I found East Africa to be culturally uninteresting. It’s difficult to say if this is because East Africa is westernized, if it’s because African culture has a strong presence in American culture (and so is familiar), or if East Africa is still caught in the grips of its pre-colonial tribalism, recent colonial heritage,. National identity is weak. Since the nations are (relatievly) newly minted by colonial powers, its not realistic to expect any sort of national art forms. There’s barely national unity (perhaps art could help with this). The music, mostly hip-hop and reggae, was nothing I hadn’t heard before (the bands were different, but the style was substantially the same). The modes of dress were generally very western (except, perhaps, for the Masai–but the Masai have been so over romaticized and have become reflexively aware of the commercial promise of their romantic allure of their traditional ways). The architecture was either mud huts or colonial. There was very little in the way of public art. The art galleries that existed all produced art in a very similar and hackneyed vein, which seemed more reflective on what a tourist might think typical of Africa and be inclined to purchase than any sort of true artistic expression. That is, I walked into a half dozen galleries across four countries and everywhere the art was the exact same (paintings of baobao trees, women with exaggerated curves carrying clay pots upon theirĀ  heads, paintings of the outline of the continent of Africa, of elephants and giraffes).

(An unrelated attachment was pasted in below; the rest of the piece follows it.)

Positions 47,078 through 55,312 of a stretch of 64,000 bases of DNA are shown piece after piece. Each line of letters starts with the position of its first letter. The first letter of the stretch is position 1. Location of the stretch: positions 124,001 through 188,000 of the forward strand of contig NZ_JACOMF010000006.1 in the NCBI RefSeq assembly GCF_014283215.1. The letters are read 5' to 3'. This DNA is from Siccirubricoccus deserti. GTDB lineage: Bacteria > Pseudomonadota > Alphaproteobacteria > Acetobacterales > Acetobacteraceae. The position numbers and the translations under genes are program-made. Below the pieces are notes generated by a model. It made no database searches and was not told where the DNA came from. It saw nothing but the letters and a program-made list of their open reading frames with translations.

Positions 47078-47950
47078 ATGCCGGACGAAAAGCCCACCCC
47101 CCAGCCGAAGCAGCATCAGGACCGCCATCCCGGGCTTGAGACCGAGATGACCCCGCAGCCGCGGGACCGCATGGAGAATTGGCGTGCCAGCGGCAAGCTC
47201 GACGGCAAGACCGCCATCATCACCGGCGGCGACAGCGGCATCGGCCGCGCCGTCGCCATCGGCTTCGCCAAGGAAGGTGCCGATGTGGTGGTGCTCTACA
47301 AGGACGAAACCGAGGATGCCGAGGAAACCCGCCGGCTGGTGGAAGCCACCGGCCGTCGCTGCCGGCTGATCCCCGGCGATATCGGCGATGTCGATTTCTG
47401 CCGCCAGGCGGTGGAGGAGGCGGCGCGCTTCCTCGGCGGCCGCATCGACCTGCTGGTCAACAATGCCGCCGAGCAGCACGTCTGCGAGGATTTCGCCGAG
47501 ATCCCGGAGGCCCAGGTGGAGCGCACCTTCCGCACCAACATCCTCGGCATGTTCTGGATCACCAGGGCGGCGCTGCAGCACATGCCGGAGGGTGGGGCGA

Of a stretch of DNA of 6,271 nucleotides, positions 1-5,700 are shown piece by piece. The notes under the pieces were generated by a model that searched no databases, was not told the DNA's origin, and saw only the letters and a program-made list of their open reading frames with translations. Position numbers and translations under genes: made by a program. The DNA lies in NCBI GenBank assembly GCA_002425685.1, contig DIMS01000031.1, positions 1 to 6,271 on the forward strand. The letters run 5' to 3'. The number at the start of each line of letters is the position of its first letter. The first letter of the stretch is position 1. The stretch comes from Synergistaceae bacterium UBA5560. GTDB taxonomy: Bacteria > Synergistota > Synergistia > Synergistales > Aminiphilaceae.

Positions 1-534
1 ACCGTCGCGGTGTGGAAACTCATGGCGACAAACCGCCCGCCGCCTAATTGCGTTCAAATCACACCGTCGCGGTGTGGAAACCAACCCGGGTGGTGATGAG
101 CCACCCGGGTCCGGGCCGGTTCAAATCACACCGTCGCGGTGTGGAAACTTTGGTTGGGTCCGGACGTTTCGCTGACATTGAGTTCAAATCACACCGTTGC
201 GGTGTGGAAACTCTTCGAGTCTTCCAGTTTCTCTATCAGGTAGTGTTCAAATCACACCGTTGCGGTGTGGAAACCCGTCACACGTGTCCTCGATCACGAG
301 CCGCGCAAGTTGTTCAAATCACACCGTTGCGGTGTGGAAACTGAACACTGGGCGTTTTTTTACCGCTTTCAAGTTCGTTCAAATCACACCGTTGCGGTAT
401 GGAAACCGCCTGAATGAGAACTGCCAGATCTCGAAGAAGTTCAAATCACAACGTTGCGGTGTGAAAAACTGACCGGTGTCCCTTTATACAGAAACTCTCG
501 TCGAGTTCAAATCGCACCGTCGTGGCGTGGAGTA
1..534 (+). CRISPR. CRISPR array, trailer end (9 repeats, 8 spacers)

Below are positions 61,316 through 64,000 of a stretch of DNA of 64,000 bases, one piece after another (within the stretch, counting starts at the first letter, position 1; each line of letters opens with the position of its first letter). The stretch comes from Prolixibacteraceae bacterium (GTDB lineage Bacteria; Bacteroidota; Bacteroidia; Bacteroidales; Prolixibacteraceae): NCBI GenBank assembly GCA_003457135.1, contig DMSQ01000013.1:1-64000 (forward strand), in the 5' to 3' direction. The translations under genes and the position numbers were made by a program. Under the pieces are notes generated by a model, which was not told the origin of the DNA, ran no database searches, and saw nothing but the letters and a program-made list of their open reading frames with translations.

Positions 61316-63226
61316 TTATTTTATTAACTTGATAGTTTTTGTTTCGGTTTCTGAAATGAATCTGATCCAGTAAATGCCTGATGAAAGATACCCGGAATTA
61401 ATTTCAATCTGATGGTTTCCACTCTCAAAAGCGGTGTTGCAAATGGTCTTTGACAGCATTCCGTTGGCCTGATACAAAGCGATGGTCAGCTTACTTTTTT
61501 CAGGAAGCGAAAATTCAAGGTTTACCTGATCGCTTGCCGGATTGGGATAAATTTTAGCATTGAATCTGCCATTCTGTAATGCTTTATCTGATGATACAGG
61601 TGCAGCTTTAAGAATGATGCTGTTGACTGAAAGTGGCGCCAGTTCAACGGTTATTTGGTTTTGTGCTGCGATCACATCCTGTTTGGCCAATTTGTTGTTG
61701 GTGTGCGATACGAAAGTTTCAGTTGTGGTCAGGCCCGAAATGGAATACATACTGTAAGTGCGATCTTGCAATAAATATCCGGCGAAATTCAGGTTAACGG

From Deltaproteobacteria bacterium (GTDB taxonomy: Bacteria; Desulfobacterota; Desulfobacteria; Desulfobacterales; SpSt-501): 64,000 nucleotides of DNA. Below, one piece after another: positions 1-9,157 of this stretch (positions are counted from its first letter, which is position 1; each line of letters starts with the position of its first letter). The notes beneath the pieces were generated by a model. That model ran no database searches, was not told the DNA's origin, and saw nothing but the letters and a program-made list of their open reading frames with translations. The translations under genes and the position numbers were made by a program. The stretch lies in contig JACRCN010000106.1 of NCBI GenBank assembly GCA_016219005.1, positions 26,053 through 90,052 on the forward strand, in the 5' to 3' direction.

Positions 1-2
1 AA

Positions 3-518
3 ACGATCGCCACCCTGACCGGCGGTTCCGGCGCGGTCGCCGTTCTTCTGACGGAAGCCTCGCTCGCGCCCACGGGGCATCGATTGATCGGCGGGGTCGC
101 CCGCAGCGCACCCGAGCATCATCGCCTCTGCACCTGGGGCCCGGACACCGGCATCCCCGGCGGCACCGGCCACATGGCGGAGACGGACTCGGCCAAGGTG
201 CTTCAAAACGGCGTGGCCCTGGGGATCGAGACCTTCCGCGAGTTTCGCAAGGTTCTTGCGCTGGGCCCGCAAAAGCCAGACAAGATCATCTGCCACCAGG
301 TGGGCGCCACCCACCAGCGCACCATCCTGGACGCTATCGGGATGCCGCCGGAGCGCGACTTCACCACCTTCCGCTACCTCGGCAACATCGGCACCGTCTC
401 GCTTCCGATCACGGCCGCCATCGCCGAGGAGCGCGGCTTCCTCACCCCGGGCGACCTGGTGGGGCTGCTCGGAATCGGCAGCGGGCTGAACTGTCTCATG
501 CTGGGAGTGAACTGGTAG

The food, suffice to say, was shit. One of the first words of Swahili I learned was the word for salt (“chumvi”). Bland and very repetitive. The meat was consistently gristle-bound, tough, and flavorless. And many of the staples of East African food were obvious imports. Wheat does not grow in East Africa, yet chapati (or “chapat”), (someone resembling the Indian flatbread of its namesake), was ubiquitous, and made from imported flour.

Aside from those going on safari or a mountain trek, travelers were few and far between. Only the largest (or decidedly “tourist” oriented) cities had hostels or any sort of accommodations oriented toward international travelers. As such, few of us such as we were, there was little opportunity to meet other travelers.

And, frankly, I didn’t much care for the people. My suspicion is that a century of colonialism followed by a half-century of neo-colonialism under the guise of aid work has conditioned Africans to view all white western travelers as Santa Claus. Perhaps rightfully so–aside from major tourist destinations, aid workers outnumbered travelers. Even the friendships I struck up while traveling in Uganda seem now, in retrospect, to have been less interested in me as an individual than me as a potential source of free drinks or other largess.

Plain speaking and honest dealing are not African values or virtues. I think deference is made to pleasantness, harmony.

And dear god, what an unpleasant place to travel (at least by means of public transportation). Self-driving would be fine (though the safety and security of your vehicle would be a constant concern). But nowhere, in all my travels in the developing world, were the means of public transport so uncomfortable or so unsafe. Between major destinations there were usually large buses. Though usually stifling hot (and never air conditioned) a bus guaranteed that you would get a whole seat to yourself.

As with previous travels, I suspect my greatest “gain” from my months in Africa this summer is a keener appreciation for this place I call home.

About Mark Egge

Two truths and a lie: Mark Egge is an outdoor enthusiast, opera singer, and a transportation data scientist. He lives in Bozeman, Montana.